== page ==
Carl Frost and Diane Cordeau have traveled a long way together. Their first major journey was an international sailing adventure where they discovered what their life’s work would be.
“We would stop in the Solomon Islands and the chiefs would greet us when we came ashore asking if we would like to go for kai kais, meaning gathering food,” Cordeau said. “We watched them grow vegetables in a very primitive way on coral. They were successful, and we thought, ‘We can do that.’ One thing led to another, and we decided that our future would be in farming. And now, every time there is some drama on the farm, we think about them,” she said.
Frost said they originally considered growing grapes. “I had studied viticulture as a hobby for a few years in the ‘90s, so we visited a lot of vineyards and were gearing up for that pursuit – probably overseas somewhere, Anyway, we ended up back in Florida after being offshore and I elected to pursue a horticulture degree, so I went back to school for about the fifth time,” he said.
Married in 1988, the two worked as lab technicians for the University of Florida’s Indian River Research and Education Center while Frost earned his bachelor of science degree. He was in citrus and Cordeau was in entomology.
As Frost finished his degree, the bought 40 acres about nine miles west of Interstate 95 in Martin County. It had been a citrus grove for decades. The couple decided to grow a whole spectrum of vegetables on the land, but not before several years of planning and testing the land and water.
“We finally got everything basically built and all the drainage completed in 2006, so we started buying equipment and began the vegetable crop with a just one small well and a gasoline pump. We did much of the work by hand and used a lot of compost on the sandy citrus soil.”
“That first crop was only about a half an acre, and we’ve been expanding every year,” Frost said. “Over the years, we’ve assembled most of the things we need to practice small-scale farming. We expanded our CSA program (community supported agriculture) into farmers markets, and we also now sell to restaurants.”
Of the 40 acres, they farm on only about seven. “We practice succession growing, where we plant multiple crops on the same bed,” Frost said. Those crops include greens of many types, cherry tomatoes, peppers, Calabasas and Seminole pumpkins, squash, eggplant and the list goes on. Many times they will partner with chefs and grow specialty vegetables to order.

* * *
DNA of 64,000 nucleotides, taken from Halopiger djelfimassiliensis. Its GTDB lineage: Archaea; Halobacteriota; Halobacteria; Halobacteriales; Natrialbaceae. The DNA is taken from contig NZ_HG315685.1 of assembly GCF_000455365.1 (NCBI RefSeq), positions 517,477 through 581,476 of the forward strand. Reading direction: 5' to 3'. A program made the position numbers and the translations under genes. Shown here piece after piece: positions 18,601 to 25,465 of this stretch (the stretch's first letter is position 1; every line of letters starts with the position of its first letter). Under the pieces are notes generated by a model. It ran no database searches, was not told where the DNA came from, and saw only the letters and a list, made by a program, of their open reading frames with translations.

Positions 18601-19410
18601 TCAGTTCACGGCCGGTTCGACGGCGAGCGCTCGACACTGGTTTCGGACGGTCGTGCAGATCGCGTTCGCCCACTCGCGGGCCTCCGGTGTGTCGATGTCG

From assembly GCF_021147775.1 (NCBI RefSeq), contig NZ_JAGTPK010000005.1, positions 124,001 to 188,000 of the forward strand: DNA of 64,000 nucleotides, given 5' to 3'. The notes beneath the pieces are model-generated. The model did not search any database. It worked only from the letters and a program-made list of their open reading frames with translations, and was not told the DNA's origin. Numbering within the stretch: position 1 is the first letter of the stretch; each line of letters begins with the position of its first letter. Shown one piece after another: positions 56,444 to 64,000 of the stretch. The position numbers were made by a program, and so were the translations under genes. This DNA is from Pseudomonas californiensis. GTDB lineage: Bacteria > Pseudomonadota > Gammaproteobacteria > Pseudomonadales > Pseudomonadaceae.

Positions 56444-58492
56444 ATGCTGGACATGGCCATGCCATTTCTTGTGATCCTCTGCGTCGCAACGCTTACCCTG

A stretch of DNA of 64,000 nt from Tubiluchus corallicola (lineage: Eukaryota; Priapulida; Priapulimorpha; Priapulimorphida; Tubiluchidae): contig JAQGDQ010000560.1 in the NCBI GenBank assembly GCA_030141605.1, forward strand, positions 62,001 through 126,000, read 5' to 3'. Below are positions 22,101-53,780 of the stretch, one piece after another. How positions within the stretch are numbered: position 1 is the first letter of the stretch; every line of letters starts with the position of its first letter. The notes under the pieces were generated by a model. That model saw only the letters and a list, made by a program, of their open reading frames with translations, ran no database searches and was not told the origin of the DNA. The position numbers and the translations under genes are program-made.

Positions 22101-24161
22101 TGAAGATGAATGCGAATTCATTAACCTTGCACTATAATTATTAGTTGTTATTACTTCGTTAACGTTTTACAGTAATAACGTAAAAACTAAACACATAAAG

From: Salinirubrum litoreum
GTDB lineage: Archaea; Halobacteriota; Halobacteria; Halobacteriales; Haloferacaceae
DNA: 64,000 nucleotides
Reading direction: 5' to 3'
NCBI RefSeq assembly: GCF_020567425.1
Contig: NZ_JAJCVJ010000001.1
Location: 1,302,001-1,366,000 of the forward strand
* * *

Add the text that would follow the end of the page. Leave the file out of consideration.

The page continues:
The farm incorporates water conservation and surface water engineering features to prevent contaminants from entering rivers and the aquifer. Drainage is all on-site and consists of about one mile of ditches and two one-acre ponds built to retain several inches of rainfall. The vegetable-growing area is regularly laser adjusted with just a small slope for ‘sheet flow’ drainage of the raised bed system, and they use a pressurized drip irrigation system to minimize water usage.
“We use microjets for certain applications as well, because some of our greens need to be in a bed that’s nice and moist. A drip only does so much,” Frost said. “But we’re pretty frugal.”
If fact, at one point, the couple had been given permitted rights to a large amount of water. That proved to be unnecessary. “We only used about 20 percent of what we had been granted,” Frost said.
They also believe in recycling, having built much of the farm out of shipping containers. They’re used for workshops, storage, an office, a pump room and even a packing house. Only a small greenhouse was built from standard materials to provide a place to grow baby plants.
The couple have nothing but praise for the University of Florida and its extension service. “I’m a big Gator fan,” Frost said. “The extension service and the research services have been invaluable resources for us, and we’ve been applying their Best Management Practices on surface water and irrigation since the beginning,” he said. The university recently partnered with Kai Kai Farms building a prototype tunnel to learn how to improve its cost effectiveness.
“It’s the prototype that will become our future in protected agriculture. It’s like a giant hoop house,” he said. “We are progressing down the road to where we will have a hybridized farm where there’ll be a certain amount of acreage under plastic and then some out in the open. The problem is that some plants just don’t like the wind — like our pretty colored peppers.”
Cordeau loves all of her vegetables, but she confides she has her favorites. “I really like our specialty Chinese broccoli. Plus we grow about 25 kinds of lettuce, so when we take it to the market it makes for a beautiful, multi-colored display.” She’s also partial to kale, so much so that she’s known in some circles as Miss Kale.
Another aspect of Kai Kai that sets it apart from most Florida operations is that because the couple grow on a small scale and practice protected agriculture, the farm produces year-round. Most Florida crops are not grown in the heat of the summer. “That’s why we don’t need to use migrant workers,” Frost said. “Our workers are local residents, and we try very hard to give them as much work over the summer as possible. We may have to cut back on their hours slightly, but we do a lot of maintenance during the summer, so there’s always something happening. People like to eat in the summer, and the chefs want fresh food, so we make it happen.
“We are heavily dependent on our labor supply. They are wonderful people. They know our practices, so they’re part of the team. We really have no choice but to farm all year-round if we are going to grow the business,” he added.
So it’s a good thing that they got in all that sailing when they had the time.